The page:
Paths To The Nation: Islam, Community, and Early Nationalism in Eritrea, 1941-1961, By Joseph L. Venos. Review By Bereket Habte Selassie the University of North Carolina at Chapel Hill
As I read this piece of work, with great interest, I was struck by two significant facts. First, of the top four leaders of Eritrean national movement/struggle, generally considered to be founding fathers of the Eritrean nation—Ibrahim Sultan Ali, Woldeab Woldemariam, Abdulkadir Kebire, and Idris Mohammed Adam—three are Muslims.
Second, to the generation of Eritreans who came of age during the armed phase of the Eritrean struggle for independence (1961-1991), mostly schooled in a secular ethos, religious identification was consigned, at least rhetorically, to a subordinate place—ceding first place to nationalism. As the work under review illustrates, that did not mean that people lost their religious sentiments or stopped practicing their religion; far from it. What it did mean is that the pioneers of Eritrean national movement, being keenly aware of Eritrean history and demography, clearly placed emphasis on the common agenda of a united struggle under a nationalist banner. This fact was epitomized by the story, described in this work, in which Christian and Muslim leaders met for a common meal at the home of a leading Muslim businessman and alternately ate chicken, one chicken slaughtered and blessed by a Muslim, and another chicken slaughtered and blessed by a Christian.
These leaders knew that in the historical and social context of Eritrea (and Ethiopia), what they were doing was nothing short of revolutionary. It went against the grain; it changed an ingrained tradition of separation between Christians and Muslims, separation that extends to meals and other interfaith social interaction, including more seriously, prohibition of interfaith marriage. The origin of such separation, being peculiarly Ethiopian (and later Eritrean) prohibition, goes back to the fifteenth century. . The common meal in which the pioneers participated, breaking a long-held taboo, symbolized the determination of the founding fathers to put nationalist interests above everything else. It sent a clear message to the adherents of the two Abrahamic religions that Eritreans needed to develop a common nationalist consciousness transcending (not replacing) religious sentiments. It is also important to consider this story of a common struggle of Eritreans against Ethiopian occupation in a historical context in which a Christian Emperor backed by the Ethiopian Orthodox Christian Church was at the head of a government. A complicating fact in this respect is that half of Eritreans are adherents of the same Orthodox faith, while half of them are Muslims.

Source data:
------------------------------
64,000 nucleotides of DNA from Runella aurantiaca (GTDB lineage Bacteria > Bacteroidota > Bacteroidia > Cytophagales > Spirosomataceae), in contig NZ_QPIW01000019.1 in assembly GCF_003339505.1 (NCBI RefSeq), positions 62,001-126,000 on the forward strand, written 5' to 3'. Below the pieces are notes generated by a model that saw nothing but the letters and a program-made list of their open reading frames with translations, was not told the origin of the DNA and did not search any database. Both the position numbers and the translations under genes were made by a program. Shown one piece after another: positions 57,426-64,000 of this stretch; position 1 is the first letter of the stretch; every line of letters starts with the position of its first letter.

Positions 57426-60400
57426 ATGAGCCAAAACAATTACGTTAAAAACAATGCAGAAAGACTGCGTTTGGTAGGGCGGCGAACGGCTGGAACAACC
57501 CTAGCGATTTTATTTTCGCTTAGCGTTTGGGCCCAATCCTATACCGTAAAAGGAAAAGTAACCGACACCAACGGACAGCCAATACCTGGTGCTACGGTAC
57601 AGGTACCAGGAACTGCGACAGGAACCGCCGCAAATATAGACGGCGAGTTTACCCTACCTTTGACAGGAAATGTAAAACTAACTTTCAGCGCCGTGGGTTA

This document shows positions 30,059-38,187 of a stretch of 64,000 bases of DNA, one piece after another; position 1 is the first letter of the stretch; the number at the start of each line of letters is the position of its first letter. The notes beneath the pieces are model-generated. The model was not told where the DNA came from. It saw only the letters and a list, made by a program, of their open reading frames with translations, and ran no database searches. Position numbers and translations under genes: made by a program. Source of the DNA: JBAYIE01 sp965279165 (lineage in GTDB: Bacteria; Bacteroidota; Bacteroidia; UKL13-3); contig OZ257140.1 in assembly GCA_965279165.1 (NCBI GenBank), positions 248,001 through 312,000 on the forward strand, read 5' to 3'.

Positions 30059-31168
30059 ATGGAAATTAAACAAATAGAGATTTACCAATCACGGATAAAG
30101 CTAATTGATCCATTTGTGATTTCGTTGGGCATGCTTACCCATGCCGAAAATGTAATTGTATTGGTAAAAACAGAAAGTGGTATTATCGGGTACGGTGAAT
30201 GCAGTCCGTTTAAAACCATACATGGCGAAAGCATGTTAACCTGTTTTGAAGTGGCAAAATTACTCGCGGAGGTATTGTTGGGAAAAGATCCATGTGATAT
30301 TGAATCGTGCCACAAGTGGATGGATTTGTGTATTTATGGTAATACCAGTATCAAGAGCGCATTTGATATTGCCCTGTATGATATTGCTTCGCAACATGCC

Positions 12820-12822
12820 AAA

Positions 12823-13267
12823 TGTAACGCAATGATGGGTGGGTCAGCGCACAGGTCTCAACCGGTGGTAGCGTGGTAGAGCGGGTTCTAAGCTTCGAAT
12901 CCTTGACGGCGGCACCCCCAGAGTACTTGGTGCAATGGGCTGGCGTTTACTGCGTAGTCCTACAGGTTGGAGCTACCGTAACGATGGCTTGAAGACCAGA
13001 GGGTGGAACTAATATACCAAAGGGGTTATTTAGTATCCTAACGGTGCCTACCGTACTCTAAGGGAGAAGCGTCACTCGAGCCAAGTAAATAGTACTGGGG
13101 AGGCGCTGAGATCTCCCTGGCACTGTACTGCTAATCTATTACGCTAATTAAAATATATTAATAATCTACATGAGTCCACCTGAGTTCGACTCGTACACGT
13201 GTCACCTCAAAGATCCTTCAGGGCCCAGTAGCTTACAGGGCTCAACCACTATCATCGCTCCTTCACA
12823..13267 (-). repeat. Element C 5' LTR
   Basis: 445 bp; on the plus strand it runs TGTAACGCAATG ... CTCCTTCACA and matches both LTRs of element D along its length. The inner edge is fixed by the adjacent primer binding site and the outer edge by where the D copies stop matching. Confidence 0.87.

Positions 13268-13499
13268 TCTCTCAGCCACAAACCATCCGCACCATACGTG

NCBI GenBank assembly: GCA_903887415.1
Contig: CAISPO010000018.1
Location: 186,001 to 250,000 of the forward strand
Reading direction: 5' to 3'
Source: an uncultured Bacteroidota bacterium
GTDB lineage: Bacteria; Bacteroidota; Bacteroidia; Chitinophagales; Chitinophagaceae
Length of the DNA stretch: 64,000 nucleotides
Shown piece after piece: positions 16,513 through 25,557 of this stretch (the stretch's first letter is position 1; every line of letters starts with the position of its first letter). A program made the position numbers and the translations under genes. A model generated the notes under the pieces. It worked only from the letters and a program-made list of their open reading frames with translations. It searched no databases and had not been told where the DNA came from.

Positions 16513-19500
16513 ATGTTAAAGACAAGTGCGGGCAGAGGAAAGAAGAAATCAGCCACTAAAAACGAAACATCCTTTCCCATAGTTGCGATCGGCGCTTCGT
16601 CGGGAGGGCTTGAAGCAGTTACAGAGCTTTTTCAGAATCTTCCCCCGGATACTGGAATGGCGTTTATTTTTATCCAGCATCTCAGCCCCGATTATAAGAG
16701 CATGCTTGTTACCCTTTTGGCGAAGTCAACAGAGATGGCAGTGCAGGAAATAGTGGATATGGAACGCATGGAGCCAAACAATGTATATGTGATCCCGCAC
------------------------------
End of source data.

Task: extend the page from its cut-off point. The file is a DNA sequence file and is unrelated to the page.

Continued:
History, Demography and Nationalism in Eritrea
The symbolic common meal mentioned above eventually became a common practice among Eritrean freedom fighters. Indeed, we find that the separate eating of Muslims and Christians only existed in Ethiopia and highland Eritrea. Eritreans who had lived in Egypt and Sudan, including those who became freedom fighters, were not faced by the taboo. Christians ate meals prepared by Muslims and vice versa. But among the vast majority of Eritrean Christians and Muslims not impacted by the secular/revolutionary ethos, the old taboos and prohibitions continued. And Ethiopian government propaganda repeatedly defined the freedom fighters as agents of Arab interests. To traditional Christians unaffected by the secular national ethos “Arab” meant anti-Christian.
Eritrean nationalism is based on the creation, in 1890, of a territory as an Italian colonial state. Like the rest of colonial Africa, its identity as a nation-state was defined by the boundaries created after Italy declared it as a colony upon occupying the whole territory, giving it a new name—Eritrea. Enclosed within this artificially fixed boundary are nine ethno-linguistic groups, equally divided between Christians and Muslims. This historical fact of colonially created nation states in the African continent, defined by artificial boundaries, was confirmed in the Cairo Resolution of the OAU passed in 1964. The political fact of an artificially created nation state was buttressed in all cases by industrial development with the concomitant building of infrastructure reinforcing the rapidly changing economic and social landscape guided by the economic objectives of the colonizing state. An important factor in the construction of nationalism is the rapid expansion of literacy and the development of a mass newspaper readership, or radio listening audience. In this process of colonial national construction language assumes a critical role as a means of communication with a national leadership using it skillfully. Hence the importance of language in modern political discourse, and the fact that there is much debate on language in national politics. And Eritrea is no exception to the rule in this respect.